Sen. Kane: Competition in State Contract Bidding Will Control Costs, Increase Accountability [Hartford Courant]

April 27, 2012

Article as it appeared on
Despite UConn Woes, Malloy Team Says No Need To Bid Inmate Health Service

By JOSH KOVNER, [email protected]
2:16 p.m. EDT, April 25, 2012

A Malloy administration team has recommended ways to reform the UConn Health Center’s costly and controversial prison healthcare division, but the group’s recent report rejects taking what critics say is the logical next step: putting the inmate medical and mental-health program out to bid.

Some lawmakers and lobbyists say competition is precisely what’s needed to control costs and increase public accountability. The no-bid arrangement between the health center and the Department of Correction began in the late 1990s and has never been tested in the marketplace, nor is there an ending date to the deal. The cost to run the program this year is $94 million.

“We knew right from the get-go this would be the result” of the study,” said state Sen. Rob Kane, a Republican of Watertown and ranking member of legislature’s appropriations committee.

“They want to let the state employees figure it out and fix it in-house, between UConn and corrections,” said Kane.

There are about 17,000 inmates in Connecticut’s prisons and many of them have pressing medical and mental-health needs. Prison systems are required to provide such care and prisoners have a constitutional right to receive it.

Several private vendors are saying they can perform at least some of the services for millions of dollars less.

One prison mental-health provider operating in more than a dozen states, including Massachusetts, New Hampshire, and Pennsylvania, offered cost estimates in writing to Gov. Dannel P. Malloy’s budget and policy agency. The company said it is prepared to take on just the mental-health aspect of UConn’s prison program, and said it could do the job for significantly less than the current cost of roughly $28 million.

Private companies also provide correctional medical or mental-health services in Vermont, Maine, and New York City.

Robert Dakers, a top finance official at the Office of Policy and Management and one of the people who produced the health center study, said privatization nationally has been a mixed bag of success and failure.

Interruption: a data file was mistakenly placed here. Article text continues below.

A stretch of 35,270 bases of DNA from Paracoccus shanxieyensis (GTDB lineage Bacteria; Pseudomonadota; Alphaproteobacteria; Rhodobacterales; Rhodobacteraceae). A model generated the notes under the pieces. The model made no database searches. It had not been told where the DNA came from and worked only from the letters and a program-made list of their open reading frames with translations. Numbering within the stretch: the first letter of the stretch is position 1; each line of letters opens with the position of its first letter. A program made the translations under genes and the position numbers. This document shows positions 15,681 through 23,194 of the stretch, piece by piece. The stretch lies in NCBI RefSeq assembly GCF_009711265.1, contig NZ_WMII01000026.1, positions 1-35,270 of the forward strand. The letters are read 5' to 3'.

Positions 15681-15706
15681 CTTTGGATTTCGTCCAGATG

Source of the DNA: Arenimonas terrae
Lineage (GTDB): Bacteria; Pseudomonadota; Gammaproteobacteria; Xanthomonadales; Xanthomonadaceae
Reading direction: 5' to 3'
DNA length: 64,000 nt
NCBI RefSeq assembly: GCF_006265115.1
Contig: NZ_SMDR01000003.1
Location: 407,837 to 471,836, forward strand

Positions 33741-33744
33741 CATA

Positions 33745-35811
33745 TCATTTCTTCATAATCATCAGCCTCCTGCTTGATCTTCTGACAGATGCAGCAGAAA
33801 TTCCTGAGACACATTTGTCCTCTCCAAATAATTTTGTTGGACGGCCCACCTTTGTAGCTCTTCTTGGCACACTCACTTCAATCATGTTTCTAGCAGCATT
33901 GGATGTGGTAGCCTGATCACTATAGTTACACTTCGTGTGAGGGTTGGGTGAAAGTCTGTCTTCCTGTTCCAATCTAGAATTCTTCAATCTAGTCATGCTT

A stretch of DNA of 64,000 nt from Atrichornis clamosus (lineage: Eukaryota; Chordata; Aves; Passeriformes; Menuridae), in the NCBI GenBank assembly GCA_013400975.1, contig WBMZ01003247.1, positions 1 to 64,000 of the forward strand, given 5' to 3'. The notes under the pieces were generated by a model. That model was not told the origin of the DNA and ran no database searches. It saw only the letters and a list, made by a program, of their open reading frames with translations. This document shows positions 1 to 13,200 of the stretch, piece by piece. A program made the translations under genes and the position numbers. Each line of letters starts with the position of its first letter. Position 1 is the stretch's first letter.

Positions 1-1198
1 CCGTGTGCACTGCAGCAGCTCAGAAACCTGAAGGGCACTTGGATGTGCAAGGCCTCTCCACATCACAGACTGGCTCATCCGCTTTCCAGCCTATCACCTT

He said the study team, made up of people from UConn and the correction department, feel there is enough good about the current system to retain it and work to improve it.

Asked what would be the harm in seeking competing proposals, including one from UConn, Dakers said,

“We’re trying to work toward (implementing) best practices,” Dakers said. “We felt we’d get there more rapidly by doing it with the pieces that are there.”

Early last year, Ben Barnes, who heads the Office of Policy and Management, said in an interview that the money that goes to UConn for its prison division amounts to a subsidy to the financially troubled health center. He said if the money wasn’t paying for prison medical and mental-health care, it would pay for something else at the center.

But Kane and Rep. Bryan Hurlburt, a Democrat of Tolland and a member of the appropriations committee, have said that the prospect of a financial blow to the health center shouldn’t stop the state from exploring whether privatization could streamline some of the bureaucracy in the center’s prison division.

Kane and Hurlburt view the arrangement between UConn and the correction department as the state’s only long-term contract worth more than $90 million a year that has never been put out to bid. There is also the specter of a large state budget deficit, a string of workplace lawsuits by prison social workers, therapists and doctors against health center management, and a perceived lack of transparency in the running of the prison medical and mental-health division.

The report recommends a top-to-bottom analysis by outside experts, standardizing the way decisions are made about inmate medical treatment, and improving communication between the health center and the Department of Correction, among other reforms.

But since the Malloy team rejects subjecting UConn’s program to outside competition, those suggestions fall short, said Kane.

“It’s contradictory. No outside bids, but let’s bring in outside consultants,” said Kane.

Dakers said the outside help could provide some of the same perspective as seeking proposals or bids from competitors.

“We need to benchmark ourselves in terms of best practices, costs, and efficiency,” said Dakers.

The scrutiny on the health center’s prison division has served “to put some market pressure on us. There is a sensitivity to what is going on in the market,” said Dakers.

That’s all the more reason, said Kane, to seek proposals from the health center and anyone else with the know-how and professional acumen to provide these services.